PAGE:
When it comes to representing Indigenous culture through the built environment, architecture and design play an important role. Lyons’ work on the Koorie Heritage Trust saw its relocation from the former King Street premises into the refurbished Yarra Building at Federation Square. The project was an opportunity to show the role that architecture and design can play in facilitating collaboration and representing culture in the community, led by the Koorie Heritage Trust’s consultation with Lyons. The result is a space designed through the lens of dialogue, placing Indigenous culture both literally and figuratively in the heart of Melbourne.

Our work with the Koorie Heritage Trust continues further with our ongoing collaboration on the Map of Kulin Melbourne – Sites of Indigenous Significance. This map was first developed in 2017 with the Koorie Heritage Trust, Indigenous Architecture and Design Victoria (IADV) and Open House Melbourne. We’ll be including a downloadable version of the map as part of this year’s program along with some printed copies available to purchase. Intended as a starting point to recognise just some of the many sites of Indigenous significance found across Kulin Melbourne, it is by no means a complete list and we look forward to contributing to future iterations of the map with the Koorie Heritage Trust.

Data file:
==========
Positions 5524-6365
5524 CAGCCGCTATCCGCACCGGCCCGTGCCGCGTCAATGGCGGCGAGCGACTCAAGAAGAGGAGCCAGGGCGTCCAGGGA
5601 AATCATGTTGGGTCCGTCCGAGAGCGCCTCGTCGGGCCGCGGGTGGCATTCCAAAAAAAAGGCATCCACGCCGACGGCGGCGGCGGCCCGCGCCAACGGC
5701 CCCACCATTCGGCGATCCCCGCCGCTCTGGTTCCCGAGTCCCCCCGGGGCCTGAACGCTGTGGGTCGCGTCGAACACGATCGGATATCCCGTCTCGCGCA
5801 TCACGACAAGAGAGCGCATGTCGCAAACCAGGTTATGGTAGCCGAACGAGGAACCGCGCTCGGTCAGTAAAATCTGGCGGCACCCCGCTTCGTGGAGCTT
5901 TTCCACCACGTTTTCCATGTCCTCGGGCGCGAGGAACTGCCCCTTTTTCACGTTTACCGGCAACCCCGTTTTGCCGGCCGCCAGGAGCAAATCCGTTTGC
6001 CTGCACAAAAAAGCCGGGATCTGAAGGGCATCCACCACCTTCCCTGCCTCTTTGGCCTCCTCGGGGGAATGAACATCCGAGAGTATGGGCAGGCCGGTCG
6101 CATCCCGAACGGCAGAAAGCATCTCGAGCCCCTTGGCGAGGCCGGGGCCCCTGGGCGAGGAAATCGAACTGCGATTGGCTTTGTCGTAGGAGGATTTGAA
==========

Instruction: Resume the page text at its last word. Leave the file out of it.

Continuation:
Koorie Heritage Trust. Photo: Peter Bennetts.

Glenroy Community Hub

The ribbon has just been cut on Australia’s first passive house-certified community centre, the Glenroy Community Hub designed by DesignInc. Through its welcoming, nature-inspired environment the Hub invites its community to learn, grow, celebrate and heal. A garden experience, biophilic design principles and public activity spaces provide the framework for community connection. The considered approach to its construction strategically positions the Hub as a ‘social connector’, exemplifying here how good design can encourage awareness of, and interaction with the range of social services available.

Victorian Family Violence Memorial